In the Frank Oz film, The Score (2001) this Canadian crime thriller starred Robert DeNiro and Marlon Brando, legends who paled to Edward Norton’s energy. He flipped-flopped between the challenged janitor and Jack Teller with ease. Nick Wells (Robert DeNiro) got the best of Jack Teller in the end, but it was Edward Norton’s performance that stole the show. I loved the film. What did you think of Stone? 

Primal Fear (1996)
I saw it the other night, and it still holds up over time. One strength of the film is how manipulation affects everyone including the audience. Aren’t we supposed to dislike the hot-shot defense attorney, Martin Vail (Richard Gere) for being that ego-driven, greedy lawyer? Ms. Venable (Laura Linney) is the smart girlfriend who scorns his shallowness and confirms our dislike. Enter Aaron and Roy. If you have not seen this film, it’s on Netflix or rent it soon. This was Edward Norton’s first performance and first nomination for an Oscar as Best Supporting Actor. What potential. Another strength of the film is the female cast: Francis McDormand, Alfre Woodard, Laura Linney, perhaps, her finest performance.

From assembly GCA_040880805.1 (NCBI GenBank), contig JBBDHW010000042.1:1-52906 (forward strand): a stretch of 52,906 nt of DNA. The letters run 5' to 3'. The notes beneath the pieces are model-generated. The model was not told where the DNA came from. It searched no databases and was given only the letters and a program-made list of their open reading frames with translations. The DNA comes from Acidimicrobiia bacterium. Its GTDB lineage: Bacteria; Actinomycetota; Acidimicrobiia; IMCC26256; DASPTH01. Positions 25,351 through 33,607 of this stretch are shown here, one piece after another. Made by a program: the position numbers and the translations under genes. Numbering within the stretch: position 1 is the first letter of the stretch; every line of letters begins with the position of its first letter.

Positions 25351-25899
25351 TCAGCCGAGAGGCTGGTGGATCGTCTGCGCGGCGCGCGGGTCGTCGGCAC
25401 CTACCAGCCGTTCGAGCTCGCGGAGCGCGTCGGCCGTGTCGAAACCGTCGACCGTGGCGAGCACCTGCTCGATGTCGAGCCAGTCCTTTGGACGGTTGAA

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American History X (1998) 
Edward Norton’s most savage performance of the 1990s, director Tony Kaye coaxed a profane monster out of Edward Norton who metamorphosed into a buffed, Neo-Nazi. Stomach through the racism and violence, for it is worth it for the last chapter and Derick Vinyard’s transformation. Sucked into the cult of Neo-Nazism, the film demonstrated how hate corrupts every aspect of society. Norton oozed adrenaline. His transformation from evil to culpability was not easy, and he pulled it off.

A seminal film for many men today between the ages of 33-45, David Fincher’s Fight Club (1999) hit a cord. It glorified testosterone, showcased Brad Pitt’s charisma, and defined a new generation of rebels without a cause. Nothing like an unreliable narrator to foster suspense. After this film, Edward Norton had a cult following. But by the mid 2000s, Norton branched out to quieter roles like the love-lorn introvert and it altered our perception of him. Frankly, he lost that wow factor. His performances seemed, well, mediocre.